Entity Framework Extensions Transaction Interception

The DbTransactionInterceptor is a class that can receive notifications when Entity Framework uses a transaction. You must override the method from this class.

To get this feature in your EF Core, install the Z.EntityFramework.Extensions.EFCore NuGet package or run the following command in Package Manager Console.

PM> Install-Package Z.EntityFramework.Extensions.EFCore

Create Interceptor

To implement transaction interception, we need to create a custom interceptor and register it accordingly. Entity Framework will call it whenever a transaction is used.

Let's create a new class EFTransactionInterceptor that implements DbTransactionInterceptor class which is available in Z.EntityFramework.Extensions.EFCore.

public class EFTransactionInterceptor : DbTransactionInterceptor
{
    public override void Committed(DbTransaction transaction, DbTransactionInterceptionContext interceptionContext)
    {
        base.Committed(transaction, interceptionContext);
        LogInfo("EFTransactionInterceptor.Committed", interceptionContext.EventData.ToString());
    }

    public override void Disposed(DbTransaction transaction, DbTransactionInterceptionContext interceptionContext)
    {
        base.Disposed(transaction, interceptionContext);
        LogInfo("EFTransactionInterceptor.Disposed", interceptionContext.EventData.ToString());
    }

    public override void Error(DbTransaction transaction, DbTransactionInterceptionContext interceptionContext, Exception exception)
    {
        base.Error(transaction, interceptionContext, exception);
        LogInfo("EFTransactionInterceptor.Error", interceptionContext.EventData.ToString(), exception.Message);
    }

    public override void RolledBack(DbTransaction transaction, DbTransactionInterceptionContext interceptionContext)
    {
        base.RolledBack(transaction, interceptionContext);
        LogInfo("EFTransactionInterceptor.RolledBack", interceptionContext.EventData.ToString());
    }

    public override void Started(DbTransaction transaction, DbTransactionInterceptionContext interceptionContext)
    {
        base.Started(transaction, interceptionContext);
        LogInfo("EFTransactionInterceptor.Started", interceptionContext.EventData.ToString());
    }

    public override void Used(DbTransaction transaction, DbTransactionInterceptionContext interceptionContext)
    {
        base.Used(transaction, interceptionContext);
        LogInfo("EFTransactionInterceptor.Used", interceptionContext.EventData.ToString());
    }

    private void LogInfo(string method, string data)
    {
        Console.WriteLine("Intercepted on: {0}: \n\t{1}", method, data);
    }

    private void LogInfo(string method, string data, string exception)
    {
        Console.WriteLine("Intercepted on: {0}: \n\t{1} \n\t{2}", method, data, exception);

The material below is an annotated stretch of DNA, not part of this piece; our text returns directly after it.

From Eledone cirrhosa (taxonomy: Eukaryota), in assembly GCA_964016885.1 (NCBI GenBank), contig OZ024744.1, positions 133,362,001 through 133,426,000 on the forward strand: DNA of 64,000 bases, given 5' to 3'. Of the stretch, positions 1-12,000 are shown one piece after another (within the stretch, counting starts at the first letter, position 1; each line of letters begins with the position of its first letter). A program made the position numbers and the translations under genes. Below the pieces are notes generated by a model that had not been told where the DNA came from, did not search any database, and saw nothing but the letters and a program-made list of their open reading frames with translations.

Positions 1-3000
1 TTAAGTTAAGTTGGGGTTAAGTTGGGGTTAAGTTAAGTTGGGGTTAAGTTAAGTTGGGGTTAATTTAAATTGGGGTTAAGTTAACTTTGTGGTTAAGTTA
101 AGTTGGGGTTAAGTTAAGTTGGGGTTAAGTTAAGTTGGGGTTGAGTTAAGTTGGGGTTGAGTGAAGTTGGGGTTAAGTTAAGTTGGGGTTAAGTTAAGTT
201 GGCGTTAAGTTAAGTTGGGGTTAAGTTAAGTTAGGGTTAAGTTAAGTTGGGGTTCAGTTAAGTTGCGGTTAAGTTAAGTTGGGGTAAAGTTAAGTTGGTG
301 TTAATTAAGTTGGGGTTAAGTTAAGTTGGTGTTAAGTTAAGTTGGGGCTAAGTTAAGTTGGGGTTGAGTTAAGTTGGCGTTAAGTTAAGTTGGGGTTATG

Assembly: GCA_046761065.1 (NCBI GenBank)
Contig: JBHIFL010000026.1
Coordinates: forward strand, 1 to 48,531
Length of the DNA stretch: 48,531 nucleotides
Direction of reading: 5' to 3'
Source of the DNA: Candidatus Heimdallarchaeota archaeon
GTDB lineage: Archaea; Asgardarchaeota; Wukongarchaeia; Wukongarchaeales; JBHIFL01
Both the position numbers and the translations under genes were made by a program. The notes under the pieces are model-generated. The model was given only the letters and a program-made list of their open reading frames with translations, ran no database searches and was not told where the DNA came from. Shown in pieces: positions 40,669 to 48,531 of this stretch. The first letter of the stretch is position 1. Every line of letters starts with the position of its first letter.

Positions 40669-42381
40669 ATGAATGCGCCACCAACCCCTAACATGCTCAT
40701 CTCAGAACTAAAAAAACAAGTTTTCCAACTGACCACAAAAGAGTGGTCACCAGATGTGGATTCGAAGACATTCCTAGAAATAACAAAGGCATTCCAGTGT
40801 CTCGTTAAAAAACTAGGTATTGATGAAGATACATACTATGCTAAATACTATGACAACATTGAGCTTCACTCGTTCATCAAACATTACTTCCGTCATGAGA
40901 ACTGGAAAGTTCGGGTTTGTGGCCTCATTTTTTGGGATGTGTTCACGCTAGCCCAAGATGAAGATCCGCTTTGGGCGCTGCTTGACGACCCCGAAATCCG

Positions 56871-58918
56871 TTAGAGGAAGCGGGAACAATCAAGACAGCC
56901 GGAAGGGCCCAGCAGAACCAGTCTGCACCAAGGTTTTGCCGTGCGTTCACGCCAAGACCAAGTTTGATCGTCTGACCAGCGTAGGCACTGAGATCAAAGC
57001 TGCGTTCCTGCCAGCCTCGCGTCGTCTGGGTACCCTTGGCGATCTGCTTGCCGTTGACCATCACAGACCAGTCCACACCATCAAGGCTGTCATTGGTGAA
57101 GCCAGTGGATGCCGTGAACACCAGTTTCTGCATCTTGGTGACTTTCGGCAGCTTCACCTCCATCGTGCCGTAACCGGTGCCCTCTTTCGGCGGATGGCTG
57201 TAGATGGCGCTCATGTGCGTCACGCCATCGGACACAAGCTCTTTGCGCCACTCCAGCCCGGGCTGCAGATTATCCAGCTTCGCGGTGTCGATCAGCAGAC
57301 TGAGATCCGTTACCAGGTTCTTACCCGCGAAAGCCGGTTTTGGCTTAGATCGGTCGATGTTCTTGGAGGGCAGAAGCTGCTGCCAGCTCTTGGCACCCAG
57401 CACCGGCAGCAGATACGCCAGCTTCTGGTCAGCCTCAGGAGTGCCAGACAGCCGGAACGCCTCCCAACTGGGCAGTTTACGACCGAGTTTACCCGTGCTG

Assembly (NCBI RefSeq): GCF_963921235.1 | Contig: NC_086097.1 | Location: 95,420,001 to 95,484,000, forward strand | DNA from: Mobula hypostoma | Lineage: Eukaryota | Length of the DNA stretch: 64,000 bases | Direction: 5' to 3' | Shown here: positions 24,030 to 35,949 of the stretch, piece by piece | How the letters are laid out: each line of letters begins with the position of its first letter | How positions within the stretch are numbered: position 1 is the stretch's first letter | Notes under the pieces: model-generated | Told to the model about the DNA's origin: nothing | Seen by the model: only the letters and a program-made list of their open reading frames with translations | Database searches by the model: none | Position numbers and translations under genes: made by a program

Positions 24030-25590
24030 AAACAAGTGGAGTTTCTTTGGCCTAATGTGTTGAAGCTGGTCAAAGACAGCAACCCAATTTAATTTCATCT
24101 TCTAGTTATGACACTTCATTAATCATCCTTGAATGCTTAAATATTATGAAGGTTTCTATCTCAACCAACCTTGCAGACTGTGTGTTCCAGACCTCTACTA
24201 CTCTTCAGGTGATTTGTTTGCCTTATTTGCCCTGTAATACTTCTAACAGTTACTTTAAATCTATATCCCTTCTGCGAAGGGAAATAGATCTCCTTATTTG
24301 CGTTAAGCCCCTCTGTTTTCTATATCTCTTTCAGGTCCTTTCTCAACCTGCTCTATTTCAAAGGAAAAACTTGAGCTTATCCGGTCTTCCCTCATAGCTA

}
}

This code writes connection information on the Console Window. The DbConnectionInterceptionContext currently have the following properties:

  • DbContext
  • EventData which contains all information about this event.

Register Interceptor

Once a class that implements the interception has been created it can be registered using the DbInterception class as shown below.

DbInterception.Add(new EFTransactionInterceptor());

You can add interceptors using the DbInterception.Add method anywhere in your code such as, Application_Start method or in the DbConfiguration class, etc.

  • Be careful not to execute DbInterception.Add for the same interceptor more than once, otherwise, you will get additional interceptor instances.
  • For example, if you add the logging interceptor twice, you will see two logs for every SQL query.
  • In this example, we will register the interceptor in the main method.

You can also bind the interceptor to the context if you want to have information about context, but this step is optional.

public static EFTransactionInterceptor TransactionInterceptor = new EFTransactionInterceptor();

public class CurrentContext : DbContext
{
    public CurrentContext()
    {
        this.BindInterceptor(TransactionInterceptor);
    }

    public DbSet<Customer> Customers { get; set; }

    protected override void OnConfiguring(DbContextOptionsBuilder optionsBuilder)
    {
        optionsBuilder.UseSqlServer(@"Data Source=(localdb)\ProjectsV13;Initial Catalog=TestDB;");
    }
}

Now let's insert some data to the database and then retrieve the data from the database.

static void Main(string[] args)
{
    DbInterception.Add(TransactionInterceptor);

    using (var context = new CurrentContext())
    {
        var list = new List<Customer>();

        list.Add(new Customer() { Name = "Customer_A", IsActive = true });
        list.Add(new Customer() { Name = "Customer_B", IsActive = true });
        list.Add(new Customer() { Name = "Customer_C", IsActive = true });

        context.Customers.AddRange(list);
        context.SaveChanges();
    }

    using (var context = new CurrentContext())
    {
        var list = context.Customers.ToList();
    }
}

Let's run your application in debug mode, and you will see all the information related to transaction on the console window.

Intercepted on: EFTransactionInterceptor.Started:
        Beginning transaction with isolation level 'ReadCommitted'.
Intercepted on: EFTransactionInterceptor.Committed:
        Committing transaction.
Intercepted on: EFTransactionInterceptor.Disposed:
        Disposing transaction.

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